- How To Enable Colonization
- How To Establish A Colony
- Managing A Colony
While colonization is usually seen as more a part of Europa Universalis within the Paradox lineup of grand strategies, it's also a possible playstyle in Victoria 3, letting you expand your territory overseas and gain access to new, extremely valuable resources.
That's not to say that this method of play is easy, though – colonization requires quite a bit of investment. If you don't keep a watchful eye on the well-being of your overseas charges, you could very easily end up with an uprising on your hands, and something like that can deal a strong blow to your economic and political power.
How To Enable Colonization
If you want to become a colonial nation and don't already have the ability unlocked, you will first have to enact a law enabling the Colonial Affairs Institution. This will either be Colonial Resettlement or Colonial Exploitation.
- If you have Colonial Resettlement, you'll get a large bonus to Migration Attraction in unincorporated states. This will help you move people to your colonies and also help when conquering land in traditional wars.
- If you have Colonial Exploitation, your colonies will be cheaper to maintain and give you more throughput in buildings in unincorporated states.
Overall, you're likely to have a better time in the long run with Colonial Resettlement.
How To Establish A Colony
As long as you have Colonial Affairs unlocked, you will be able to start colonizing – targets for colonization must be decentralized nations. The list of decentralized nations is set at the beginning of the game – once they are all colonized, there will be no more ways to establish a colony.
Establishing a colony is a simple task of clicking the Establish Colony button from the Diplomatic Lens at the bottom of the screen. A menu will show up, showing you all the possible targets for colonization available to you. Click one to begin colonizing, immediately getting a single province in the region. Slowly but surely, the rest of the region will start to get colonized, with the rate dictated by your colonial growth, which can be increased by leveling up your Colonial Affairs Institution.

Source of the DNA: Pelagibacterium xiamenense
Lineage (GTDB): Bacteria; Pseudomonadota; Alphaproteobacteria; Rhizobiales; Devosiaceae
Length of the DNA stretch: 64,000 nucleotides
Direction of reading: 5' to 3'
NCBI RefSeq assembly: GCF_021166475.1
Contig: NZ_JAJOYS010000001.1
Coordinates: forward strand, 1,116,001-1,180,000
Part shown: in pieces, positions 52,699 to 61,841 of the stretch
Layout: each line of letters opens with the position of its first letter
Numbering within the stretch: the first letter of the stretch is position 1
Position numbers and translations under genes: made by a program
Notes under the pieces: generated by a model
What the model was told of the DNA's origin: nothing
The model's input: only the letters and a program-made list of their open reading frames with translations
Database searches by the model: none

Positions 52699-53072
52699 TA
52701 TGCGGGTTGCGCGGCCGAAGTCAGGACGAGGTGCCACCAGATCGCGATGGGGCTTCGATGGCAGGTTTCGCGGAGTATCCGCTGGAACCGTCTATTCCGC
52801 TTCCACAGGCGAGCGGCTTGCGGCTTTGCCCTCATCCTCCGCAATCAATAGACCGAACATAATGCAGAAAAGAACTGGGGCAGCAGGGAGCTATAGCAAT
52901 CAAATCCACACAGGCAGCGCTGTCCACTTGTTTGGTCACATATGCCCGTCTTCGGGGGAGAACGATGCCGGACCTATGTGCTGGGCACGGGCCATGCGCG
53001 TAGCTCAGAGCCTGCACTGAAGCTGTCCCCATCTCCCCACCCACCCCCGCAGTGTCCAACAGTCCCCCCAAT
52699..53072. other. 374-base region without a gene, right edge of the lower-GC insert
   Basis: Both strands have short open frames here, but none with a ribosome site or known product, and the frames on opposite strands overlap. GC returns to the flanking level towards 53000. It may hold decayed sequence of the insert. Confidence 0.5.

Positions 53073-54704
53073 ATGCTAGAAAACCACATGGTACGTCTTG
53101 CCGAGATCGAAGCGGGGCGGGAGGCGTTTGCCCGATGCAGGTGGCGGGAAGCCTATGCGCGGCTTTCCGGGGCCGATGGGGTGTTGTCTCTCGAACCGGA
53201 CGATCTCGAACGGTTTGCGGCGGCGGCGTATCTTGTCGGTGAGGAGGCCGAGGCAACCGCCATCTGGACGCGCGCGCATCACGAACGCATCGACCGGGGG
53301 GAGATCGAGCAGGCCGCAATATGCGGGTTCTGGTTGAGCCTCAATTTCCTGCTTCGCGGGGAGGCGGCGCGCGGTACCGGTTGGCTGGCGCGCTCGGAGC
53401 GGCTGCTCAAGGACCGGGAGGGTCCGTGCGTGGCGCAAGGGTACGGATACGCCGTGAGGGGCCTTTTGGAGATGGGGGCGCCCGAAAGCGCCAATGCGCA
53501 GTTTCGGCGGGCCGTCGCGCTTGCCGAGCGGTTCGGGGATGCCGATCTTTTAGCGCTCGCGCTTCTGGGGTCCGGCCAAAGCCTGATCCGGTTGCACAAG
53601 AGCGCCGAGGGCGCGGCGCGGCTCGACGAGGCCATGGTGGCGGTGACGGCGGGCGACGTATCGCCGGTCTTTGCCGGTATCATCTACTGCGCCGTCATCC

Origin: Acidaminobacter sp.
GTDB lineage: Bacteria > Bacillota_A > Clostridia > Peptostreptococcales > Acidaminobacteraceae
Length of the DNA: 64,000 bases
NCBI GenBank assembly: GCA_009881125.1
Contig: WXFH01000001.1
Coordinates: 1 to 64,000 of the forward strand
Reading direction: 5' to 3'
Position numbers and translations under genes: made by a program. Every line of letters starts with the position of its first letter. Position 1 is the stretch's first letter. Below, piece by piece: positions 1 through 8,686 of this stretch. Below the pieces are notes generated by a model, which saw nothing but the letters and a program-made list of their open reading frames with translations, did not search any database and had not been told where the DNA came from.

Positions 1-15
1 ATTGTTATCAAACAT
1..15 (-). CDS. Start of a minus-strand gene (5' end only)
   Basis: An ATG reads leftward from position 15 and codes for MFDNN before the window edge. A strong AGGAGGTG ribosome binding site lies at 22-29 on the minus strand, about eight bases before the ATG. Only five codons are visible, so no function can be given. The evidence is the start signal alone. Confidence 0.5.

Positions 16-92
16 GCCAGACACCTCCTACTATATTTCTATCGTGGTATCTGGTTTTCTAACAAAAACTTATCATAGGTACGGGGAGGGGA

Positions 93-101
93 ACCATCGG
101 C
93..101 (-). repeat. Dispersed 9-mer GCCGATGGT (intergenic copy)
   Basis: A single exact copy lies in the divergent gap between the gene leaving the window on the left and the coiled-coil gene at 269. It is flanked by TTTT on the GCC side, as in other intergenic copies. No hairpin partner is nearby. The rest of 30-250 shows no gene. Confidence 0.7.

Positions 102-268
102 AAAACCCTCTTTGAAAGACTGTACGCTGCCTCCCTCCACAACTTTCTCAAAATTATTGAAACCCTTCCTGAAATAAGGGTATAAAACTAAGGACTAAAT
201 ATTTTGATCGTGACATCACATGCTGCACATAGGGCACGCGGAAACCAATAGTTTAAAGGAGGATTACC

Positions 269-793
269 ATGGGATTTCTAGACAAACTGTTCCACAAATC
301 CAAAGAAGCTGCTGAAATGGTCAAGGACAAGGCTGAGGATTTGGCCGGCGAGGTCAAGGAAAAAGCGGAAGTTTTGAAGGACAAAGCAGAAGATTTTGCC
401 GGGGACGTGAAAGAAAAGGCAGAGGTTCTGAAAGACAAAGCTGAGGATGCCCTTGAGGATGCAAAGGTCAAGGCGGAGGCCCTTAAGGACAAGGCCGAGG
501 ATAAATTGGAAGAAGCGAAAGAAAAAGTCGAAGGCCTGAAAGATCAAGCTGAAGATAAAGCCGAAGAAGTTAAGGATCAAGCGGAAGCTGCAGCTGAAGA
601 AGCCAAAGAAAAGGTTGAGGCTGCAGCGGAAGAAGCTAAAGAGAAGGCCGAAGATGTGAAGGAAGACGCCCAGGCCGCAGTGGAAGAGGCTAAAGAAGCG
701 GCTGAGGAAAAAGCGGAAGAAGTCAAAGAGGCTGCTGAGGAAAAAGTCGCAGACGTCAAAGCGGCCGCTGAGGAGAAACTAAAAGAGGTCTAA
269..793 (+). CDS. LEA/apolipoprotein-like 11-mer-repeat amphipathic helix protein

You can increase your maximum Colonial Affairs Institution level with Technologies – Colonization, Quinine, Civilizing Mission, and Malaria Prevention.
You can only colonize in regions that you have declared an interest in. After declaring an interest, it will take a short while before it activates, thereby allowing you to finally colonize in the region.
Managing A Colony
There are a few things to keep in mind when playing a colonial nation:
- Your colonies grow province by province until they have colonized the entire state. This means the state spends a ton of time unincorporated. This impacts its infrastructure and its ability to contribute conscriptable battalions, so you shouldn't be trying to rely on these states before fully colonized.
- That said, many colonies will have precious raw materials to exploit. After raising infrastructure with Ports and Railways (if necessary), prioritize these buildings.
- Constructing Ports and Railways is also crucial for connecting colonies to your national market – this will allow you start discovering the hidden resources there. These resources cannot be discovered if the state is isolated.
- If you change your mind, you can remove a colony using the Establish Colony button.
- Sparsely populated regions will populate quite quickly thanks to a very big, short-term Migration Attraction effect, but this will run out over time. You'll want to keep an eye on Migration Attraction and consider using the Greener Grass Decree to boost numbers.
- Tension is something you'll have to keep track of. Tension is a measure of how strained relationships between Colonizers and nearby decentralized nations are, and rises whenever a province is taken over. If Tension raises too high, you might end up with a violent uprising on your hands.
- Colonial Exploitation raises Tension higher than Colonial Resettlement – try using the latter if you have problems with the former.
- Some colony target states have the Malaria or Severe Malaria traits, which makes them almost impossible (or incredibly time-consuming) to colonize. You will need to research Quinine and later on, Malaria Prevention to reduce and then eradicate the negative effects of these traits.
- East Africa has an absolute boatload of great resources, including tea, sugar, tobacco, dye, and cotton. It's also a low-priority target for colonization from other countries, so you won't have much competition.
- Oceania is also a low-priority colonization target. Most of Australia already belongs to the British, and Western Australia is available at the start of the game – as are many of the surrounding islands. These are great for adding Ports to your economy, helping trade along.
- The southern tip of South America is also great – Selk'nam specifically has access to Gold Fields and Sulfur Mines, which are great to snag and develop early.
The following nations are good candidates for colonization:
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